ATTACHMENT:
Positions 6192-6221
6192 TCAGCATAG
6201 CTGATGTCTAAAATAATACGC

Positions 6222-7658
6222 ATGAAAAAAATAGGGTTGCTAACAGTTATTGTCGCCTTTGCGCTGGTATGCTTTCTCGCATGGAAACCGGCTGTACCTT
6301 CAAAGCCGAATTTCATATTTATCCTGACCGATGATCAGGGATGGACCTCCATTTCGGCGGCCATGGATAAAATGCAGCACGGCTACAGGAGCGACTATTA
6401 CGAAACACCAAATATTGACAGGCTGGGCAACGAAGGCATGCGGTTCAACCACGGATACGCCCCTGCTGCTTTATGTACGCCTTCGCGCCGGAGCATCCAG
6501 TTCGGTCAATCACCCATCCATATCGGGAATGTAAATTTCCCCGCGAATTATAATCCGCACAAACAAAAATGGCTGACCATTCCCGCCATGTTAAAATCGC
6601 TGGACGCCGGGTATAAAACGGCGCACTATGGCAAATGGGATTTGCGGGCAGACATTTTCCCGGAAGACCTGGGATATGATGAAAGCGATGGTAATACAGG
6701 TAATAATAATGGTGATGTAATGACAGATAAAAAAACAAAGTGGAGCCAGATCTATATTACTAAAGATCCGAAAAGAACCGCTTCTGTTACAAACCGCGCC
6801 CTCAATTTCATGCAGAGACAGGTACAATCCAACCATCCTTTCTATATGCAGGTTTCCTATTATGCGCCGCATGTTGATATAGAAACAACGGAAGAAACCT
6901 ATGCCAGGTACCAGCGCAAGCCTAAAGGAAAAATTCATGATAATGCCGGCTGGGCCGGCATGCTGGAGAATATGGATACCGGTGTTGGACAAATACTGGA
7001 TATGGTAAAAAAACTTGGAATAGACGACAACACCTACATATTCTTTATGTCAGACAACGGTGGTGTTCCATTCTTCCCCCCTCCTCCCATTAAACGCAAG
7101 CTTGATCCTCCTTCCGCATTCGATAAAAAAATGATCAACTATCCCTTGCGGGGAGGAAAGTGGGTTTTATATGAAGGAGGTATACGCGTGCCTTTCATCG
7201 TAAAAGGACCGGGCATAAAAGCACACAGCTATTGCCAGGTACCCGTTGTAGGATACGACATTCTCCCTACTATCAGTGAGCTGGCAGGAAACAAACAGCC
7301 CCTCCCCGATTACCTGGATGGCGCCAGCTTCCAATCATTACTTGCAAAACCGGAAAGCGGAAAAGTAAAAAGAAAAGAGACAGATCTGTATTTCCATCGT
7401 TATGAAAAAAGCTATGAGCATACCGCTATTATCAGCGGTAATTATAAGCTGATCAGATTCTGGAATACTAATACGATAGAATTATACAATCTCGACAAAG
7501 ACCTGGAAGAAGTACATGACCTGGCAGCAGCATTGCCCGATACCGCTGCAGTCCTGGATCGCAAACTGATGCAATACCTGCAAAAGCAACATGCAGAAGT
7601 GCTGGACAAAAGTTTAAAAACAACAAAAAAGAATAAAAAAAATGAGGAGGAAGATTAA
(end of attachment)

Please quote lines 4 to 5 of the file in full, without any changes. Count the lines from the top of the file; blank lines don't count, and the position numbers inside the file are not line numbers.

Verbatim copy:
Positions 6222-7658
6222 ATGAAAAAAATAGGGTTGCTAACAGTTATTGTCGCCTTTGCGCTGGTATGCTTTCTCGCATGGAAACCGGCTGTACCTT